Deformation Mechanisms of "two-Part" Natural Adhesive in Bone Interfibrillar Nano-Interfaces

Reza Morsali, Zhengwei Dai, Yang Wang, Dong Qian, Majid Minary-Jolandan

Research output: Contribution to journalArticlepeer-review

5 Scopus citations


Noncollagenous proteins at nanoscale interfaces in bone are less than 2-3% of bone content by weight, while they contribute more than 30% to fracture toughness. Major gaps in quantitative understanding of noncollagenous proteins' role in the interfibrillar interfaces, largely because of the limitation of probing their nanoscale dimension, have resulted in ongoing controversies and several outstanding hypotheses on their role and function, arguably going back to centuries ago to the original work from Galileo. Our results from the first detailed computational model of the nano-interface in the bone reveal "synergistic" deformation mechanism of a "double-part" natural glue, that is, noncollagenous osteopontin and osteocalcin at the interfibrillar interface. Specifically, through strong anchoring and formation of dynamic binding sites on mineral nanoplatelets, the nano-interface can sustain a large nonlinear deformation with ductility approaching 5000%. This large deformation results in an outstanding specific energy to failure exceeding ∼350 J/g, which is larger than the most known tough materials (such as Kevlar, spider silk, and so forth.).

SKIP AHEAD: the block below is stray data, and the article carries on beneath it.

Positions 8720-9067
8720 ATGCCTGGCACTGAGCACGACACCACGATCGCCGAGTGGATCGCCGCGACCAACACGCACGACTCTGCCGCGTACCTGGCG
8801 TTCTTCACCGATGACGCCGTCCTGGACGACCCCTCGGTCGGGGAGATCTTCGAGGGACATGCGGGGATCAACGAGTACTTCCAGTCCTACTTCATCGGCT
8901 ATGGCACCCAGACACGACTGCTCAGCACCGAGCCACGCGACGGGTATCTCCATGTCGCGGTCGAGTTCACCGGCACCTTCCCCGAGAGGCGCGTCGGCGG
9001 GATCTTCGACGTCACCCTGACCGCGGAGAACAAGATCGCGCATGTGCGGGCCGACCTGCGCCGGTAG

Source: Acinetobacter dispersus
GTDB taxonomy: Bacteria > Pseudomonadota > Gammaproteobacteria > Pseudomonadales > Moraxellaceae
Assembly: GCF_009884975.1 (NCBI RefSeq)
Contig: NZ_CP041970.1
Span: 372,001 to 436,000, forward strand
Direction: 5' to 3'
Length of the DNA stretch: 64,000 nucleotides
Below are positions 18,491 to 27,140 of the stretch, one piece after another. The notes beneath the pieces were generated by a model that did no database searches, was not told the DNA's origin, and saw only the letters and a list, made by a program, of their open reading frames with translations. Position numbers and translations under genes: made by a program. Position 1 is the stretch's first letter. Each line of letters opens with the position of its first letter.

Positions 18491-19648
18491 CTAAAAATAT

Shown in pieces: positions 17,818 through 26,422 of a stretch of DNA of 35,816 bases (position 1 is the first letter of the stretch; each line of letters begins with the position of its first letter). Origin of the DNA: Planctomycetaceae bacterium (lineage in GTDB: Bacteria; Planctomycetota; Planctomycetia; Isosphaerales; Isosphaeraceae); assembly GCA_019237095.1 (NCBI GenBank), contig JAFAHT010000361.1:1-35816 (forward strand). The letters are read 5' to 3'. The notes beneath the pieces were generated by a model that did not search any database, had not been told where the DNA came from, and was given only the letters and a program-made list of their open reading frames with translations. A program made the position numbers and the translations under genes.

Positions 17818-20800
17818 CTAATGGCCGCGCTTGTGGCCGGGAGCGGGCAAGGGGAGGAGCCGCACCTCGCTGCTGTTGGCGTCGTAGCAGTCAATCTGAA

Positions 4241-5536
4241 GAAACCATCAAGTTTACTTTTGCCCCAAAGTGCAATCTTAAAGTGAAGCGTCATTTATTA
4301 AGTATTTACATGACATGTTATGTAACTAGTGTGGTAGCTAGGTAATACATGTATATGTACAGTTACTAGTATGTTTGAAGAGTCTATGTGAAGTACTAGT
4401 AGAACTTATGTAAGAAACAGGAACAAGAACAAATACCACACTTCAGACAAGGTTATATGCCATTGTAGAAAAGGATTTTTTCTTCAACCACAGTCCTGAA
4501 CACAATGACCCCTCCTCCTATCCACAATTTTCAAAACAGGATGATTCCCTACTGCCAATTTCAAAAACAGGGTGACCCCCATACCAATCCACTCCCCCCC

Original languageEnglish (US)
Pages (from-to)5916-5924
Number of pages9
JournalACS Biomaterials Science and Engineering
Issue number11
StatePublished - Nov 11 2019
Externally publishedYes


  • bone protein interface
  • bone toughness
  • computational simulation
  • energy dissipation
  • nano-interface
  • natural glue
  • steered molecular dynamics

ASJC Scopus subject areas

  • Biomaterials
  • Biomedical Engineering


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